3. Identify Lease Components – If you look at a contract for a lease, some of what you’re paying for may be leasing the asset, but some of what you’re paying may actually be for something else. For example, if you are leasing a building, you are both paying for the building and for someone to clean and maintain the building. Those are separate – the lease component and the non-lease component.
After identifying these individual components, you’ll allocate the payment between the lease component and the non-lease component. This is where you get into decisions needed from the owners; there is a practical expedient available to consider all of these payments as a lease payment and what that’s going to do is bring a bigger lease liability onto your balance sheet, which some people may not want to do, but it certainly makes it easier because you don’t have to go through this analysis of how much of each contract is for a lease component and how much is for a non-lease component.
4. Identify the Lease Term – Your lease term is going to be whatever the non-cancelable period is (that’s what we’re used to looking at), but now, we’re also going to have to look at options and decide whether to include them. What you’re looking for here is whether there’s an economic incentive for our clients to stay in that building.
Example: Let’s say we have a client that entered into a five-year lease with two five-year options. When they enter into the lease, they know the first thing they’re going to do is make a significant investment in leasehold improvements. If it’s only going to be a five-year lease, chances are that they wouldn’t make that big investment in the leasehold improvement and so there’s economic incentive for them to stay for that second five-year period or maybe that third five-year period. So maybe the least term in that case is a 15-year lease term, even though each lease term is only 5 years. That’s the way that this will work, so this is all going to be new and will require a reassessment. Let’s say we had that same five-year lease, but we didn’t have that leasehold improvement and we got the two five-year options. Maybe in the fourth year we decide to stay in the building and to make a significant investment in these leasehold improvements at that point. When you make that decision to make those leasehold improvements, you know that perhaps at that point, the lease term will get extended.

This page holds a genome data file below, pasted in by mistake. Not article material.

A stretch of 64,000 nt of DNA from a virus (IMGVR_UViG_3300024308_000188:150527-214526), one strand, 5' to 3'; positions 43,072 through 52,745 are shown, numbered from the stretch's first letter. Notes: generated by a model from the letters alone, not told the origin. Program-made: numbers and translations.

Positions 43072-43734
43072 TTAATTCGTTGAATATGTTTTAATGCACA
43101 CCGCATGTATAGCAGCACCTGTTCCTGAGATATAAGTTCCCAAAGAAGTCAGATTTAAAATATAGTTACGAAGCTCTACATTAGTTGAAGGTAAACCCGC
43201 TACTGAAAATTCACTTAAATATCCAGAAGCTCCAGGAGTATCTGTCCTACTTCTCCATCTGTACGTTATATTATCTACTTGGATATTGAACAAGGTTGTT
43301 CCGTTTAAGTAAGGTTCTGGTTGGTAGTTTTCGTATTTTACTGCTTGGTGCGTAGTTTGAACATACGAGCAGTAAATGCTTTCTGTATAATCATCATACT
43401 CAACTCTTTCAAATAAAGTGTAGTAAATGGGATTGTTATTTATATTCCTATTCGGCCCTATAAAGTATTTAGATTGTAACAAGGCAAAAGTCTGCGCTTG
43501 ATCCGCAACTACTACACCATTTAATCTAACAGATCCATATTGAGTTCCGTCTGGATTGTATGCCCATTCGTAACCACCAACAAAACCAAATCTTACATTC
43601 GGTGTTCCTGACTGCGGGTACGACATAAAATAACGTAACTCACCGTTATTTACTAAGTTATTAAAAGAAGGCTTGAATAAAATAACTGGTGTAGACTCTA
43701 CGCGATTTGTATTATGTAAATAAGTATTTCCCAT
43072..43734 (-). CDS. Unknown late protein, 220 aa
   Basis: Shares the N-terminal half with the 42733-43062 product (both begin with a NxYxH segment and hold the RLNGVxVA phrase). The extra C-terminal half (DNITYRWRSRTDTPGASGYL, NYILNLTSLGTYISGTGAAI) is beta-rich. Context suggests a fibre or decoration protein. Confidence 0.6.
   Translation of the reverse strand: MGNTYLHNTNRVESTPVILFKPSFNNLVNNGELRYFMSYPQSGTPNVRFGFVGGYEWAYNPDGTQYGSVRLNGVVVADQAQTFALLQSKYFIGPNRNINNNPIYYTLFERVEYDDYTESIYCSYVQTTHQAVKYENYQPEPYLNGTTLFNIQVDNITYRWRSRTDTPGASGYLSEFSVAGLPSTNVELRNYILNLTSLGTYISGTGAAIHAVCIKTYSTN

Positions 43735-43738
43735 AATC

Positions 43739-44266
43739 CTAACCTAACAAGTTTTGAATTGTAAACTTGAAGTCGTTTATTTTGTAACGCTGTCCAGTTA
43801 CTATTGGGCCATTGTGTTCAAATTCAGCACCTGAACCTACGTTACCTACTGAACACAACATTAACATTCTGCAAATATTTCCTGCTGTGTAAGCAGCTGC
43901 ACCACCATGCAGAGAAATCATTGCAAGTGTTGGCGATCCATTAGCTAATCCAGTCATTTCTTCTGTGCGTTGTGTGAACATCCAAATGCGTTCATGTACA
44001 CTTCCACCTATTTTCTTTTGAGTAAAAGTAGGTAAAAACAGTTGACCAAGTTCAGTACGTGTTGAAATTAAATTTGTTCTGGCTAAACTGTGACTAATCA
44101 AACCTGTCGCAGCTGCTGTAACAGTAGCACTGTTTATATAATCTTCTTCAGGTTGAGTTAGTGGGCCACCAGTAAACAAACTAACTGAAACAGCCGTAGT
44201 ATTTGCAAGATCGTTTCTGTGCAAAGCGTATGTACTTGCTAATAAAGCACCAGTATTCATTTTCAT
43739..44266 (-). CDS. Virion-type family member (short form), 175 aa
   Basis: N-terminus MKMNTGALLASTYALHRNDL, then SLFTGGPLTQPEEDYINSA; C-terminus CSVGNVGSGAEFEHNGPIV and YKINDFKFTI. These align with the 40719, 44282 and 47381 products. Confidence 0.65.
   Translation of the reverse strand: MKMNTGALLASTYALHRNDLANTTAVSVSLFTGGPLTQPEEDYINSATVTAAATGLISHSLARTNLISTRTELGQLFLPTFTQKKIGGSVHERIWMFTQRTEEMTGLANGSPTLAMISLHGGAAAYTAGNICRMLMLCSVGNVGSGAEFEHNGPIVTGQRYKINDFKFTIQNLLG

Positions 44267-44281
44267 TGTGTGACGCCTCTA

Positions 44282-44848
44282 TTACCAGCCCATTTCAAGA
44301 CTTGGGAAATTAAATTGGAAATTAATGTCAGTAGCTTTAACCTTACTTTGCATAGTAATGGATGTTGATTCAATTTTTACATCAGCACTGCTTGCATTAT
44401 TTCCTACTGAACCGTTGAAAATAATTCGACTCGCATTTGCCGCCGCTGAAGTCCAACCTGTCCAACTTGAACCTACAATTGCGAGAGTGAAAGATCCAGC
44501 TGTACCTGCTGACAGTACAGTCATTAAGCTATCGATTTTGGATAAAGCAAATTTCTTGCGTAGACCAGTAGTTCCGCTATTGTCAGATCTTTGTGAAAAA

5. Determining Lease Payments – Your lease payments are your fixed lease payments and then your variable payments that are based on an index or a rate (based on the rate at lease commencement). So, you’ll see leases where maybe it’s a thousand dollars a month, plus any increase in the consumer price index – those kind of things are part of your lease payment.
What are not lease payments? If you didn’t take that practical experience expedient and you separated your lease components from your non-lease components, whatever you allocated to that non-lease component is not going to be a lease payment and will not get capitalized. Variable payments are not included in those payments – items like real estate taxes and common area maintenance (CAM) charges. So, if you have a lease where you’re leasing the building, plus whatever the actual common area maintenance expenses are, those additional variable pieces are not variable based on an index or a rate, they’re variable based on something else (and it could be just about anything). Generally, we see in the common area maintenance where the actual charges get charged back to the lessee. In those cases, those common area maintenance charges are not these payments. It’s just the piece that’s for the lease of the building that’s what will get capitalized and brought onto the balance sheet.